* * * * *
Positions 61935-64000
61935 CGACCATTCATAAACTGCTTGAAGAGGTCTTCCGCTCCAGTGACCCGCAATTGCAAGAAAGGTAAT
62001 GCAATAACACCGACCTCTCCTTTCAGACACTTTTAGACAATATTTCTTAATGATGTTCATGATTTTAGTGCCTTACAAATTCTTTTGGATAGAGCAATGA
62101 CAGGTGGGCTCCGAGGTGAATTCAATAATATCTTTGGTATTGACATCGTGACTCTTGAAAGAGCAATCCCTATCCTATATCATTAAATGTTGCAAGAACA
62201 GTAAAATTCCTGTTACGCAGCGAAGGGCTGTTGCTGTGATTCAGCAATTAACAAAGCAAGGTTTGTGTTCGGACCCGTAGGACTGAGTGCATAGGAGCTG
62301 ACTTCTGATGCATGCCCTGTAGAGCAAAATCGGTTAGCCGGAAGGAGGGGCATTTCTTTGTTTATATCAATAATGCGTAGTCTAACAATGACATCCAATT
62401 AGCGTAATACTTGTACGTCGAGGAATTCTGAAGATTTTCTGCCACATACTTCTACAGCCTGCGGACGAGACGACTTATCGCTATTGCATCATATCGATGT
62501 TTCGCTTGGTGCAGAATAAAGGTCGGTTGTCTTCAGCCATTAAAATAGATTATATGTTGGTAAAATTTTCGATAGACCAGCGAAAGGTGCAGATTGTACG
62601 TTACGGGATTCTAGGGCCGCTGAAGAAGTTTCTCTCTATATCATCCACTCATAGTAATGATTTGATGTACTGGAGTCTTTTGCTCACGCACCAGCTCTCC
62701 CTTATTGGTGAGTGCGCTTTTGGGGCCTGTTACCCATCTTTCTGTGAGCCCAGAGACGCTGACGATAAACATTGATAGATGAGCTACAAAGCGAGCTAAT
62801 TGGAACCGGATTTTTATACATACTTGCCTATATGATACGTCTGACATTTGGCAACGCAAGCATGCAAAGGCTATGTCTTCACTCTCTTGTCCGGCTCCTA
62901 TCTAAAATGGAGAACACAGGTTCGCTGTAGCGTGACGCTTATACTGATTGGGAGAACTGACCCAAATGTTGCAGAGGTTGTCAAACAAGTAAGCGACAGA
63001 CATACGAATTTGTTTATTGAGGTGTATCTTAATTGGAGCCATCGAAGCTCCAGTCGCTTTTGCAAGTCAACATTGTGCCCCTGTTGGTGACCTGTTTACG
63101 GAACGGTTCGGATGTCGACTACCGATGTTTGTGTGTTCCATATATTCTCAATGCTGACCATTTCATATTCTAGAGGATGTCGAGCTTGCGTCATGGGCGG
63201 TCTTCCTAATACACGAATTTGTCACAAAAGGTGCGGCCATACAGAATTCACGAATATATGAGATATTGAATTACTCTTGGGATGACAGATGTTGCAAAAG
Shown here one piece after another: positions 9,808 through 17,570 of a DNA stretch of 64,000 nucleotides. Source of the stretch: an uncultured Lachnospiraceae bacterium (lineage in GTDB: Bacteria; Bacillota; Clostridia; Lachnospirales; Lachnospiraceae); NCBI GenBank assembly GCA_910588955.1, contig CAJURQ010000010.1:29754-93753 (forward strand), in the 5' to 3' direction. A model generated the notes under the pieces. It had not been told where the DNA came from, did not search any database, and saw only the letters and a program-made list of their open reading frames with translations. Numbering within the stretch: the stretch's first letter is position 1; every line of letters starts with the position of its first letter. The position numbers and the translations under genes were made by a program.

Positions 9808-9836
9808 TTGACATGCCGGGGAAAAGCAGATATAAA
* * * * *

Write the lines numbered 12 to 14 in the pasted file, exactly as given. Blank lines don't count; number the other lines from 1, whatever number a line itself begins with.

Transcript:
62901 TCTAAAATGGAGAACACAGGTTCGCTGTAGCGTGACGCTTATACTGATTGGGAGAACTGACCCAAATGTTGCAGAGGTTGTCAAACAAGTAAGCGACAGA
63001 CATACGAATTTGTTTATTGAGGTGTATCTTAATTGGAGCCATCGAAGCTCCAGTCGCTTTTGCAAGTCAACATTGTGCCCCTGTTGGTGACCTGTTTACG
63101 GAACGGTTCGGATGTCGACTACCGATGTTTGTGTGTTCCATATATTCTCAATGCTGACCATTTCATATTCTAGAGGATGTCGAGCTTGCGTCATGGGCGG